One day, I was working from home, and I needed something quick for lunch, and there was nothing in the house.  So I thought I would open that trusty tin of sardines, figuring that worse case scenario, I would throw it out.  Well, it was TERRIFIC!  To be honest, I still have a hard time believing that I enjoy them so much.  They have become one of my favourite go-to lunches.  Seeing as I am still very new at enjoying sardines, does anyone out there have interesting ways of enjoying them?  Do you have any foods you spent a lifetime detesting, only to learn later in life that you really enjoy them?

Tuesday, April 5, 2011

Recipe: Yummy Banana Muffins

I always try to have fresh bananas in the house for the kids to snack on.  That means that I often end up with over-ripe bananas begging to be used.  They usually inspire me to bake banana bread, or cheater banana ice cream, and this time banana chocolate chip muffins.  I try different recipes, hoping to find "the one" - which is yummy, nutritious and easy to make.  For me, easy to make means that it uses ingredients I tend to have on hand and is an oil rather than butter based recipe.  Thawing out the butter to room temp is generally more fore-planning than I am willing to put into my banana muffin cravings.  So far, this recipe is the winner, it uses oil instead of butter, and the best part is I don't have to use any electric machines - so the cleanup is simple for those weeknights when the over-ripe bananas are just begging to be put to use.   Do you have a great banana muffin recipe to share?  Like I said, I always like trying new ones!


  • 1 3/4 cup unbleached all-purpose flour
  • 3/4 cup whole wheat flour (or you could forgo the whole wheat and just use a total of 2 1/2 cups all purpose flour)
  • 1/2 teaspoon baking soda
  • 3/4 cup dark brown sugar
  • 1/4 teaspoon ground cinnamon
  • 2 cups smashed bananas (about 4 to 6 bananas)
  • 1/2 cup vegetable oil
  • 1/2 cup milk
  • 2 large eggs, at room temperature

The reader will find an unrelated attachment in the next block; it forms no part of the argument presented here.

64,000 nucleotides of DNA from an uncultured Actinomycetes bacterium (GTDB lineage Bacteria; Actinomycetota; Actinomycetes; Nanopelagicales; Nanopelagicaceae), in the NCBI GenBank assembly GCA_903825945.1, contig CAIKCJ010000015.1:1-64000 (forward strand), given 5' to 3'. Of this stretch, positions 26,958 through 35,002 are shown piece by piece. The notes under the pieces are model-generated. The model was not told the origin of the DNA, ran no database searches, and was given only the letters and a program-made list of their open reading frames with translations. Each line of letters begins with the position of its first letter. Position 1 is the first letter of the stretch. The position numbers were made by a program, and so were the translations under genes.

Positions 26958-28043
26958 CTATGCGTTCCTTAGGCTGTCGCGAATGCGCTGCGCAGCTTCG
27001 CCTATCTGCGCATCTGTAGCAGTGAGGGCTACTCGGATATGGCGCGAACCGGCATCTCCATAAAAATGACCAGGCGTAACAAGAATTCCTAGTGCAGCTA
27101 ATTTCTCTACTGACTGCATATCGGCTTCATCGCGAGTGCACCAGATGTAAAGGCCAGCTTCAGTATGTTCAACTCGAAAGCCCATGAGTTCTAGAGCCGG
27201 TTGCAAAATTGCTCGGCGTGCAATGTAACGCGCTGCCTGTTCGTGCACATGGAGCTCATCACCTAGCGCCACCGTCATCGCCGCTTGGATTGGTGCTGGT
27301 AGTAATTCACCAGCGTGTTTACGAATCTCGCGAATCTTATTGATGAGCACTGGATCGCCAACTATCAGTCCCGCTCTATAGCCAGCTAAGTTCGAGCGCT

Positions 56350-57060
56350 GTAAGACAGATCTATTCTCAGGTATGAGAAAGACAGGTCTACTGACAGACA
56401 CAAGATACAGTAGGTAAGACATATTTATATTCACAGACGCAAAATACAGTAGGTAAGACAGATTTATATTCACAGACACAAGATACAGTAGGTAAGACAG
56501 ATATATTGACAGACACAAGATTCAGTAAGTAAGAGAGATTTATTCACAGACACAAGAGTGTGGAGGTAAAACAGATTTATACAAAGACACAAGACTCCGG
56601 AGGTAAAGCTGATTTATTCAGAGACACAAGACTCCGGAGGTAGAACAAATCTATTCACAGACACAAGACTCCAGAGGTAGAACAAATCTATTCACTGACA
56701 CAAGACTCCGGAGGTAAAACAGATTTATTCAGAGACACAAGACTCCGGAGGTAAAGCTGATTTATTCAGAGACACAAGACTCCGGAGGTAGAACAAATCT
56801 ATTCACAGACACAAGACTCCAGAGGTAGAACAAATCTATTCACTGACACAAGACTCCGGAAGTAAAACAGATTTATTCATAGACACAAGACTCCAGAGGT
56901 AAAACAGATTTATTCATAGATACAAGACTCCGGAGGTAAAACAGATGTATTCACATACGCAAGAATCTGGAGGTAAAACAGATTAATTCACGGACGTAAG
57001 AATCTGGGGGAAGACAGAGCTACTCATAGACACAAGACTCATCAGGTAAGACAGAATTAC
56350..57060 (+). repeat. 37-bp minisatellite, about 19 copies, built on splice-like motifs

• 1/8 teaspoon fine salt
  • 1/2 teaspoon pure vanilla extract
  • 3/4 cups chocolate chips or walnuts
  • Preheat the oven to 425 degrees F. Lightly brush a 12-muffin tin with butter and set aside.  I find this recipe makes 16 muffins, so I need to use 2 muffin tins which I line with muffin tin paper liners.
  • Whisk the flour, baking soda, brown sugar, and cinnamon together in a medium bowl; set aside.
  • Whisk the banana, oil, milk, eggs, salt, and vanilla in a large measuring cup with a spout or another bowl.
  • Make a small well in the center of the dry ingredients. Pour wet ingredients into the center; then stir with a wooden spoon until the dry ingredients are moistened but still lumpy. Do not over mix the batter or your muffins will come out dense. Gently stir in the chocolate chips (or nuts). Divide the batter evenly into the muffin tin(s), filling each cup about 3/4 full (I find using an ice-cream scoop helps with even batter distribution).
  • Put the muffins in the oven and immediately reduce oven temperature to 375 degrees F. Bake until golden brown, about 25 minutes, rotating the pan halfway through the cooking. (Insert a toothpick into the center of a muffin to check if it is done. Toothpick should come out clean). Cool muffins in the pan on a rack for a couple minutes. Turn the muffins out of the pan and cool on the rack. Serve warm or at room temperature.
  • Once completely cool store in an air tight container for up to 2-3 days.

Thursday, March 31, 2011

Recipe: No-knead Bread (whole wheat loaf)

I love the concept of baking bread, but I don't own a bread machine, and I find bread baking rather intimidating.  I have tried a different recipes for no-knead bread, and I have enjoyed them all - but I found that the 24 hour planning some of the recipes required were a bit much - and that meant that I couldn't manage loaf of bread quickly on a whim.  I also had yet to experiment putting it in a loaf pan, and using it as a sandwich/toast bread. I found a recipe on, for Chuck Hughes' No Knead Bread, which is a quick whole wheat recipe made in a bread pan, so I thought I would give it a shot. 
The bread was very delicious, and hearty - but mine didn't seem to rise enough - it was on the dense side(this seems to be a general theme with my bread baking.....I can never seem to get it to rise properly on baking - even when I follow the directions perfectly!). 
But even though I didn't get enough of a rise, it was still a tasty loaf, and so quick an easy to prepare that I thought I would share it.  I am going to keep playing with the recipe and see if I can get it to rise higher (since I never seem to get a good rise with any recipe, I think it is me, not the recipe - let me know how you fare!). I am publishing his original recipe, but I have made some changes in adding my own notes and comments.